Firefox switches to Yahoo as its default search engine. Should Google care?

Firefox announced it will dump Google and begin using Yahoo as its default search engine starting in December. But with 67 percent of the search engine market share, should Google care?

Paul Sakuima/AP/File
A worker walks into Yahoo headquarters in Sunnyvale, Calif., in this July 29, 2009. Yahoo will supplant Google's search engine on Firefox's Web browser in the U.S., signaling Yahoo's resolve to regain some of the ground that it has lost in the most lucrative part of the Internet's ad market. The five-year alliance was announced Nov. 19.

After a 10-year partnership, Firefox and Google are breaking up.

Mozilla announced late Wednesday that Yahoo will be the default search engine on its Firefox Web browser, replacing Google. The deal begins in December and lasts five years. The financial terms of the agreement were not announced. 

The new deal means that any Firefox user who conducts a search through the Firefox browser will be automatically routed through Yahoo. Mozilla says Firefox users make 100 billion searches in their browser every year, which will increase the number of people who use Yahoo. Five years ago, Microsoft cut a deal to run Yahoo's search business, and now powers Yahoo's search engine. Yahoo is the third most popular search engine, with only 10 percent of the market share, according to comScore

Marissa Mayer, Yahoo's chief executive officer, said the new deal has a revenue-sharing agreement and would help the company boost its struggling search market share, according to Reuters.

“We’re thrilled to partner with Mozilla. Mozilla is an inspirational industry leader who puts users first and focuses on building forward-leaning, compelling experiences," Ms. Mayer said in a statement. "We’re so proud that they’ve chosen us as their long-term partner in search, and I can’t wait to see what innovations we build together." 

Google has been good to Firefox. The search engine has been the default on Firefox since 2004. In 2012, Google was paying between two-thirds and three-quarters of Firefox's $311 million revenue stream, according to CNN Money

For a longer time, Firefox was a more popular Web browser than Google Chrome. In 2011, when the pair last signed a deal, Firefox had more than 25 percent of the market share verses Google Chrome's 18 percent, according to StatCounter, who ranks the browsers by the number of page views generated. But Google quickly overtook Firefox. By October 2014, Google Chrome's market share was 41 percent, more than double that of Firefox.

Google remains the dominate force in the search engine market. Around 67 percent of all searches are done through Google. And even with the Yahoo-Firefox partnership, Firefox users can easily switch the default search engine back to Google.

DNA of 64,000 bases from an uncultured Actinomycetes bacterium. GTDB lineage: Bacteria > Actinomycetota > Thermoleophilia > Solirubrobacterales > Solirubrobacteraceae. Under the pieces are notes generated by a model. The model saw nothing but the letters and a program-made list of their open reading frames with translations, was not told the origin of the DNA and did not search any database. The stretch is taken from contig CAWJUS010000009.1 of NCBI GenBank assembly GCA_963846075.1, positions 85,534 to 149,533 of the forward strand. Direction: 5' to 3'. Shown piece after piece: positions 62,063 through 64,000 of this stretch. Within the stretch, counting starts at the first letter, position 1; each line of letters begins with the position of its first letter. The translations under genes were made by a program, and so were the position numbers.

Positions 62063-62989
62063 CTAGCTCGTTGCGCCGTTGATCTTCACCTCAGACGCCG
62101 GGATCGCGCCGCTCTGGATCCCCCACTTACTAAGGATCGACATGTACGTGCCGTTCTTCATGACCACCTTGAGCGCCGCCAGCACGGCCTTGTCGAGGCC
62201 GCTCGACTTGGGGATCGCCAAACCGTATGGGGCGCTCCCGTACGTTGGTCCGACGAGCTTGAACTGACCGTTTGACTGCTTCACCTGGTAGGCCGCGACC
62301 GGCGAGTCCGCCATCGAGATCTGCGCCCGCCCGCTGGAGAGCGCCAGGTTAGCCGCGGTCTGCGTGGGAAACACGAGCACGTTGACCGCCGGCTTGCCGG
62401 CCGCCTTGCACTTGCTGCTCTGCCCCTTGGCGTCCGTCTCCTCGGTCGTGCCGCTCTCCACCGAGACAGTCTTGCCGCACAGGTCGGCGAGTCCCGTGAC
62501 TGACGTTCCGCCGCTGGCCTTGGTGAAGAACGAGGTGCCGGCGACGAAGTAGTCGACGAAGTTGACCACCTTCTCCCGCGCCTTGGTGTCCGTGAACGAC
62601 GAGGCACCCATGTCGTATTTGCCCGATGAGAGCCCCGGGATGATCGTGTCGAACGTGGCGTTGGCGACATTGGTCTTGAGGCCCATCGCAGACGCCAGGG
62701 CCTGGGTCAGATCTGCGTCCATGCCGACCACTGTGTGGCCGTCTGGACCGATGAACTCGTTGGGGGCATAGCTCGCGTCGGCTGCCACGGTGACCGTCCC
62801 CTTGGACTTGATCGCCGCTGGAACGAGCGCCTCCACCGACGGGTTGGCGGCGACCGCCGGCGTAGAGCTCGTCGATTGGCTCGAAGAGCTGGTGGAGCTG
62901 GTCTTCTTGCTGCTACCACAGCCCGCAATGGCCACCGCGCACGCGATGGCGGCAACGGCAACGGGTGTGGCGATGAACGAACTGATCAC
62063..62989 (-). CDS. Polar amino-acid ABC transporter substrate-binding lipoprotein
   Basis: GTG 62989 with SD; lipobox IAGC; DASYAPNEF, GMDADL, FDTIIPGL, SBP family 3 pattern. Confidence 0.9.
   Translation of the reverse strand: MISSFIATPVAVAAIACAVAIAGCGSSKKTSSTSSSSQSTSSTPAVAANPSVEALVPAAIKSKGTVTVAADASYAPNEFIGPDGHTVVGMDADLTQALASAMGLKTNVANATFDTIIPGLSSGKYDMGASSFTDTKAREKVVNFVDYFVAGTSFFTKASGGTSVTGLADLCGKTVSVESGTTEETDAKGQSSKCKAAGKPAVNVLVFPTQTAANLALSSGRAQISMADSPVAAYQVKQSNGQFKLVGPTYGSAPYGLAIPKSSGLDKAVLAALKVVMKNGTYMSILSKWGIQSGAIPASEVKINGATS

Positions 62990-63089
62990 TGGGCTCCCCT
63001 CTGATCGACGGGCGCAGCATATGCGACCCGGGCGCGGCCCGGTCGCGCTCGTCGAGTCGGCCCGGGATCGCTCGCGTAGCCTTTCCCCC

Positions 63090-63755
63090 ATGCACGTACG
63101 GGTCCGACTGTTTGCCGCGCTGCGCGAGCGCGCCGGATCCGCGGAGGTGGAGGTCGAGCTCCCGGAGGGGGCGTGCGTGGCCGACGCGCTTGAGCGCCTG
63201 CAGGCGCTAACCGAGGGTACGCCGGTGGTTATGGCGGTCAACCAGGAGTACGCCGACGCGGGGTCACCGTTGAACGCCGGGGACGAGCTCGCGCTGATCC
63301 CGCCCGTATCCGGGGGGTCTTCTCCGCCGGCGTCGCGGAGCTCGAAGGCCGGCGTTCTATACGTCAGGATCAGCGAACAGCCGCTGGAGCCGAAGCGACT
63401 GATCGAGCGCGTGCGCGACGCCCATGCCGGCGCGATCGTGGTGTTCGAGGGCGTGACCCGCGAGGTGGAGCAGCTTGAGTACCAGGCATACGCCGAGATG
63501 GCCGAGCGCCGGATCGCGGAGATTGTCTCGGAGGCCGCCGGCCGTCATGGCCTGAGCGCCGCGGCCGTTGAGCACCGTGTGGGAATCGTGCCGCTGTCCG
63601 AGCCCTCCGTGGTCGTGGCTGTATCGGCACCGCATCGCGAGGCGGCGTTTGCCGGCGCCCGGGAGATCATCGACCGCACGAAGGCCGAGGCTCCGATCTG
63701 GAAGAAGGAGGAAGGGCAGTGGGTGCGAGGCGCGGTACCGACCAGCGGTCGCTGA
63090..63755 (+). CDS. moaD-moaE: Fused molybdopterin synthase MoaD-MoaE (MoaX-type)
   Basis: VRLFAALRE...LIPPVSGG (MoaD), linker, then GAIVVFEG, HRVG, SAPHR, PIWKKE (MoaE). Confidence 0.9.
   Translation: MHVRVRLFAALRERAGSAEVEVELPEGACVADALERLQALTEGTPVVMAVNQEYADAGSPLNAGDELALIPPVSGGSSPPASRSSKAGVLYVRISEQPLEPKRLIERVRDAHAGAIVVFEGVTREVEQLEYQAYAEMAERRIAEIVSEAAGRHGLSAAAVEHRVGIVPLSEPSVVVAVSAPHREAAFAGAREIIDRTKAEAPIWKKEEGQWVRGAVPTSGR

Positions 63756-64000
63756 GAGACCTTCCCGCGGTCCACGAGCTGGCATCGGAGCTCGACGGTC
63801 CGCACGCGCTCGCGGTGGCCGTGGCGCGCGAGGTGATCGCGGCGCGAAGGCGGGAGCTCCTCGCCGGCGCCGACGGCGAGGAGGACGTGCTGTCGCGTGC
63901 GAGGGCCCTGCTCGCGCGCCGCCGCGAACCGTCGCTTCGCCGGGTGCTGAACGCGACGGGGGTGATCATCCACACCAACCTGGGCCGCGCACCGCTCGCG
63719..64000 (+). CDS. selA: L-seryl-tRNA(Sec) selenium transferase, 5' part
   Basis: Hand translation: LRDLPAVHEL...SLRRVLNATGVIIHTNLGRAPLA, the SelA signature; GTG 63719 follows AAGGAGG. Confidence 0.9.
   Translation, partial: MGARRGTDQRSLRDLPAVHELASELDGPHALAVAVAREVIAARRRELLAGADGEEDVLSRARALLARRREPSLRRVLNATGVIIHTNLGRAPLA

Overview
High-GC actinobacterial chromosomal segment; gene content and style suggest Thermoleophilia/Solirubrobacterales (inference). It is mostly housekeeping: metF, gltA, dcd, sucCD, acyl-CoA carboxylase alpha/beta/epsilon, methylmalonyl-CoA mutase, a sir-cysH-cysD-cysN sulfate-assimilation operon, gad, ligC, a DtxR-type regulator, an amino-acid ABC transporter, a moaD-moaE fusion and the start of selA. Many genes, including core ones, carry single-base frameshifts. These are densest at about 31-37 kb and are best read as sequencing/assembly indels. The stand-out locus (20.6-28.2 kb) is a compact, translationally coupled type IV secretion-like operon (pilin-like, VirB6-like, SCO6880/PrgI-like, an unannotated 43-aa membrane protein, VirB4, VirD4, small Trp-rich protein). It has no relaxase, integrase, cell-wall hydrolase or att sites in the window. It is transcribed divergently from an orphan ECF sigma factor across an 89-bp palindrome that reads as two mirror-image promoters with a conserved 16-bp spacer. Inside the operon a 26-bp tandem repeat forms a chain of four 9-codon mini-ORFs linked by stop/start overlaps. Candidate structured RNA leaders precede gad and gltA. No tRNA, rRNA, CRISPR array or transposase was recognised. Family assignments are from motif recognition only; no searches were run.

Even so, Jan Dawson, chief analyst at Jackdaw Research, told CNET that Google should be worried about the new deal. "This could mean a significant switch in market share away from Google toward Yahoo," she said.

Under the terms of the agreement, Yahoo will be working with Mozilla to improve user experience by adding more photos and graphics to its search results.

"Our teams worked closely with Mozilla to build a clean, modern, and immersive search experience that will launch first to Firefox’s U.S. users in December and then to all Yahoo users in early 2015," Mayer wrote in a blog post. "The interactive and integrated experience also better leverages our world-class content and personalization technologies."

In the deal, Yahoo will only be the default search engine in the US. Firefox will use Baidu in China and Yandex NV in Russia.

You've read  of  free articles. Subscribe to continue.

Dear Reader,

About a year ago, I happened upon this statement about the Monitor in the Harvard Business Review – under the charming heading of “do things that don’t interest you”:

“Many things that end up” being meaningful, writes social scientist Joseph Grenny, “have come from conference workshops, articles, or online videos that began as a chore and ended with an insight. My work in Kenya, for example, was heavily influenced by a Christian Science Monitor article I had forced myself to read 10 years earlier. Sometimes, we call things ‘boring’ simply because they lie outside the box we are currently in.”

If you were to come up with a punchline to a joke about the Monitor, that would probably be it. We’re seen as being global, fair, insightful, and perhaps a bit too earnest. We’re the bran muffin of journalism.

But you know what? We change lives. And I’m going to argue that we change lives precisely because we force open that too-small box that most human beings think they live in.

The Monitor is a peculiar little publication that’s hard for the world to figure out. We’re run by a church, but we’re not only for church members and we’re not about converting people. We’re known as being fair even as the world becomes as polarized as at any time since the newspaper’s founding in 1908.

We have a mission beyond circulation, we want to bridge divides. We’re about kicking down the door of thought everywhere and saying, “You are bigger and more capable than you realize. And we can prove it.”

If you’re looking for bran muffin journalism, you can subscribe to the Monitor for $15. You’ll get the Monitor Weekly magazine, the Monitor Daily email, and unlimited access to CSMonitor.com.

QR Code to Firefox switches to Yahoo as its default search engine. Should Google care?
Read this article in
https://www.csmonitor.com/Technology/Tech/2014/1120/Firefox-switches-to-Yahoo-as-its-default-search-engine.-Should-Google-care
QR Code to Subscription page
Start your subscription today
https://www.csmonitor.com/subscribe